Monthly Archives: February 2013

Shakespeare 101

As of yesterday, I have a new appreciation for Shakespeare and all of his works!! The Element’s apprentices have been given our new assignment! To do a production, like the Reduced Shakespeare Company, where we act out each of Shakespeare’s plays in 3 minutes! 

 At first, this sounded pretty simple. Basically summarize the play in 3 minutes- we can do that. But, then I realized that meant distilling a 3 hour play into 3 minutes, and we can’t just rattle of the plot summary. I looked at the list of his plays, and I have only read about half of them, and that might even be stretching the truth. We need to understand what is happening in each play thoroughly, to be able to wrap it up in a shorter form.We also need to come up with interesting and unique ways of presenting each play, and then put it all together. 

As I mentioned before, the Reduced Shakespeare Company took this challenge on and produced, The Complete Works of William Shakespeare (Abridged). I was watching the clips of their performance on Youtube, and I was inspired to say the least. They use Shakespeare’s language mixed with modern language, so you get the feel of Shakespeare while understanding everything! As I was working, the enormity of this project started to dawn on me. The part I can look forward to is being a real Shakespeare scholar; being able to know all of his plays inside and out is exciting!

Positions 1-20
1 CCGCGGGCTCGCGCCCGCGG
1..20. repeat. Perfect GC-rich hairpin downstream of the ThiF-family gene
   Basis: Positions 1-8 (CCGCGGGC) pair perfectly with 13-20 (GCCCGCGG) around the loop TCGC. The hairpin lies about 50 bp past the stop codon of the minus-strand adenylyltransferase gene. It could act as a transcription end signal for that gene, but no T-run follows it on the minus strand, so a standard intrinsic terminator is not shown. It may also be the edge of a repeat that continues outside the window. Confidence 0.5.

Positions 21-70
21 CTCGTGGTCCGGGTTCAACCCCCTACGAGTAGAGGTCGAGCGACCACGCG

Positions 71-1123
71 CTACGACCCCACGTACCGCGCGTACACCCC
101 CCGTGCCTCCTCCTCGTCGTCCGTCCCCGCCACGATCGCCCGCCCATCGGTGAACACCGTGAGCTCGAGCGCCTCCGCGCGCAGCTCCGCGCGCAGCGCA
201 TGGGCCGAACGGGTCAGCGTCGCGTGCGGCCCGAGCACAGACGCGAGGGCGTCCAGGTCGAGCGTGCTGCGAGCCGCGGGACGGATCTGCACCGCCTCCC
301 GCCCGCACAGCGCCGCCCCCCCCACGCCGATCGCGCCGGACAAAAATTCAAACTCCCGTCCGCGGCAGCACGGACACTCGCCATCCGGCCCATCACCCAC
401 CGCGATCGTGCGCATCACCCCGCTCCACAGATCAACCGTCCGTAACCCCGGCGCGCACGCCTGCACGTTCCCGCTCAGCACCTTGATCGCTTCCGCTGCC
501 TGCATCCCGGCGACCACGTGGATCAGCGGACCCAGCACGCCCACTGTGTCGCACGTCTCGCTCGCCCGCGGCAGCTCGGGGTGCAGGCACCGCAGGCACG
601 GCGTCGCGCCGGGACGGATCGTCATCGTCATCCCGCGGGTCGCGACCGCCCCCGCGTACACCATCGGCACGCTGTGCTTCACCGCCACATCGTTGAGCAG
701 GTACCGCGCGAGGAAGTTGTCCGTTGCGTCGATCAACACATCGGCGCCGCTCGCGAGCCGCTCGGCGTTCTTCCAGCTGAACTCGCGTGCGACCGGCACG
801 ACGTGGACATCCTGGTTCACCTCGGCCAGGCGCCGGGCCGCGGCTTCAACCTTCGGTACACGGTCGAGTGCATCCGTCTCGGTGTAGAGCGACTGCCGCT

Three Little Pigs

I watched a you-tube clip the other day wondering what fairy tales might be like had they been written by Shakespeare.

At the beginning of his dialogue he mentions that Shakespeare had a working vocabulary of 54,000 words. The average American adult today has command of only 3000.
We have become such a visually based culture that our ability to communicate with text has been crippled. (says he who attached the YouTube clip!)  Visual is important – but if we don’t continue to exercise, expand, and respect our use and understanding of language we will dull it’s power to communicate.
Learn a new word – read a poem – memorize a sonnet.
Keep language alive.